News / Africa

143 Rebels Killed as South Sudan Captures Airstrip

The SPLA says it has captured an airstrip in Jonglei state, which was the main supply port for weapons for David Yau Yau's rebels. The SPLA says it has captured an airstrip in Jonglei state, which was the main supply port for weapons for David Yau Yau's rebels.
x
The SPLA says it has captured an airstrip in Jonglei state, which was the main supply port for weapons for David Yau Yau's rebels.
The SPLA says it has captured an airstrip in Jonglei state, which was the main supply port for weapons for David Yau Yau's rebels.
Manyang David Mayar

South Sudan army officials said Friday they killed 143 members of David Yau Yau's rebel group and took control of an airstrip in a remote part of Jonglei, which was being used to supply weapons to the insurgents.
 

Twenty soldiers from the Sudan People’s Liberation Army (SPLA) also died and 70 were wounded in the fighting on Tuesday to wrest control from the rebels of the airstrip in Okello, in Pibor County.
 

The battle was part of the SPLA’s intensified effort to end Yau Yau’s rebellion. Officials have vowed to stop the armed movement by the end of the dry season, which usually comes in May.

SPLA spokesman Colonel Philip Aguer said the airstrip has been the main port of supply for the rebel group for nearly a year.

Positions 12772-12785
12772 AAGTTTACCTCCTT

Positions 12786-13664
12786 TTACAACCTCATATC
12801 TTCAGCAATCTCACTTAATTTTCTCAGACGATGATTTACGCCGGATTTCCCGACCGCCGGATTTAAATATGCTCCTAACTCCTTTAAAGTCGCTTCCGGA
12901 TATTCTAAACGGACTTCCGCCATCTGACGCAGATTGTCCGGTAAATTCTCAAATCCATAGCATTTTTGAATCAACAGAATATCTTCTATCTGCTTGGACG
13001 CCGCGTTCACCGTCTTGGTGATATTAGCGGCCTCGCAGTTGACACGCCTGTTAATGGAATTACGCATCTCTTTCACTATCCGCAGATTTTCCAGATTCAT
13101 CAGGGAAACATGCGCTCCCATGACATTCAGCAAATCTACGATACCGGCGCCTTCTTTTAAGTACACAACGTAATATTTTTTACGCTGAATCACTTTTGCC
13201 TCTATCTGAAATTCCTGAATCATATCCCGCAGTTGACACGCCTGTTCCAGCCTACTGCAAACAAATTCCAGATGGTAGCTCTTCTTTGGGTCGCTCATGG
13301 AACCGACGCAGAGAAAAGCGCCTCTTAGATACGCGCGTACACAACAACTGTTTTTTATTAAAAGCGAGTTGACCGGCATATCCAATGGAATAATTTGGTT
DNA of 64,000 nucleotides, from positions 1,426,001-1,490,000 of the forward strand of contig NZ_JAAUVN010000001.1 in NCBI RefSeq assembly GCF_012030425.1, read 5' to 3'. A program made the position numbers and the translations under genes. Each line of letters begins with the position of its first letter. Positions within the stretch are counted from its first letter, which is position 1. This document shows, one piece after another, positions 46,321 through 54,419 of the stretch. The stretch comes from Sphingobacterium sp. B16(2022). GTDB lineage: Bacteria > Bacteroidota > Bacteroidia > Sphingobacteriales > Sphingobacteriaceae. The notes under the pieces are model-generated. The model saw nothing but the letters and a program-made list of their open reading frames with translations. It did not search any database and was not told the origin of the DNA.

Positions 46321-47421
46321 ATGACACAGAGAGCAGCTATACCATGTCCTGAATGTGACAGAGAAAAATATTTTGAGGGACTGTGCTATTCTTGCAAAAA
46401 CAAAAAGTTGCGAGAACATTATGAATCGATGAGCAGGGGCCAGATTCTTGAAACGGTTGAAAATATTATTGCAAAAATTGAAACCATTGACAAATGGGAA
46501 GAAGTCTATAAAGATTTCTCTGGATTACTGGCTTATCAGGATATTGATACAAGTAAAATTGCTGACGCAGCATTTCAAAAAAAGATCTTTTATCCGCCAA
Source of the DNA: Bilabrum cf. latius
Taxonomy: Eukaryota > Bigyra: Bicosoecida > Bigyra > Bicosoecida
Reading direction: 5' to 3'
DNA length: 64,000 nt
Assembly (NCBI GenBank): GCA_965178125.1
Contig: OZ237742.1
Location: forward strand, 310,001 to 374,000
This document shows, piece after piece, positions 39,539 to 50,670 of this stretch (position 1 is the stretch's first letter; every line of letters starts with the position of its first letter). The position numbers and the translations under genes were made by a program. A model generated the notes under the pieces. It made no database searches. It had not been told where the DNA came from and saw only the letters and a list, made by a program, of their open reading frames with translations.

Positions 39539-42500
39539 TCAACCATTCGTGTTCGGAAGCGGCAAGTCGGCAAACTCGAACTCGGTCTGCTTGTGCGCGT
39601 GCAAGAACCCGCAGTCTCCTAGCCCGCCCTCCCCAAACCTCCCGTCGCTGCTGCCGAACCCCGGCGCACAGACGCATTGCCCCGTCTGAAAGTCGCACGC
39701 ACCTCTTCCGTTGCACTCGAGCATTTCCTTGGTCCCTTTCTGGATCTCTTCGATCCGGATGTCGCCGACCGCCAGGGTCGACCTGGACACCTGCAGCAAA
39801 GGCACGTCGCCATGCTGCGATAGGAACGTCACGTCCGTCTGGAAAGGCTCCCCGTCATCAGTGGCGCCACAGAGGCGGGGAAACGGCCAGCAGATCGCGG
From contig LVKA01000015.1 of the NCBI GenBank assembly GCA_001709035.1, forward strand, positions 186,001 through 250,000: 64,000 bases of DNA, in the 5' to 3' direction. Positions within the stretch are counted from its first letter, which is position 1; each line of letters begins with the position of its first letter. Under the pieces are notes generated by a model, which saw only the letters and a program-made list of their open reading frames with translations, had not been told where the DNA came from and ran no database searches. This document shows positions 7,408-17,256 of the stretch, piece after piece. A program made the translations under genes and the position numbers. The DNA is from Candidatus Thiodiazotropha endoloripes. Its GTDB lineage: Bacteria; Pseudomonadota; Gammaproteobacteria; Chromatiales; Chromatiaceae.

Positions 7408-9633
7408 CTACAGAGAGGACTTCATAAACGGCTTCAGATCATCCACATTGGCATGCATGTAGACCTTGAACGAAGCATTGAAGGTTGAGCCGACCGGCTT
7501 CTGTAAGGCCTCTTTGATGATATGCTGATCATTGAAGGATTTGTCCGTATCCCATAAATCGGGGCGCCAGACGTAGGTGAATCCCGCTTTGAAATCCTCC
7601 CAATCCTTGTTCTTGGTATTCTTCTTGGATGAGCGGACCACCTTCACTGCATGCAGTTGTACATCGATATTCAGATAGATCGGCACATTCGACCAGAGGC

“This airstrip has been used by Khartoum intelligence to transport and supply arms and ammunition to David Yau Yau. Some of the arms that were being dropped by Antonovs were captured, especially AK-47s," he said.

"
With the capturing of this airstrip, it will be difficult for any foreign force to supply arms and ammunition," Aguer added.

 

Sudan has denied supporting the rebels.
 

Aguer said Yau Yau’s group currently controls 90 percent of Pibor County and is responsible for several deadly raids in Jonglei state over the last year.
 

The United Nations High Commissioner for Refugees said the fighting has sparked an increase of people fleeing to Kenya. They have registered 360 refugees since the beginning of the year, compared to 45 a year over the last few years.
 

Aguer said the SPLA’s victory Tuesday should be a turning point in the fight against Yau Yau.

“The SPLA will continue to deal with them. It is just a matter of time and the SPLA will clear Pibor of this militia group,” he said.
 

This is the second rebellion Yau Yau has led. The first came in 2010 after he failed  to win a seat in the general elections in Sudan.

He later accepted an offer of amnesty from South Sudan President Salva Kiir, but  relaunched his rebellion in April last year.

 

In January the rebels pledged to respond to a peace appeal by the government. Instead, they stepped up their attacks.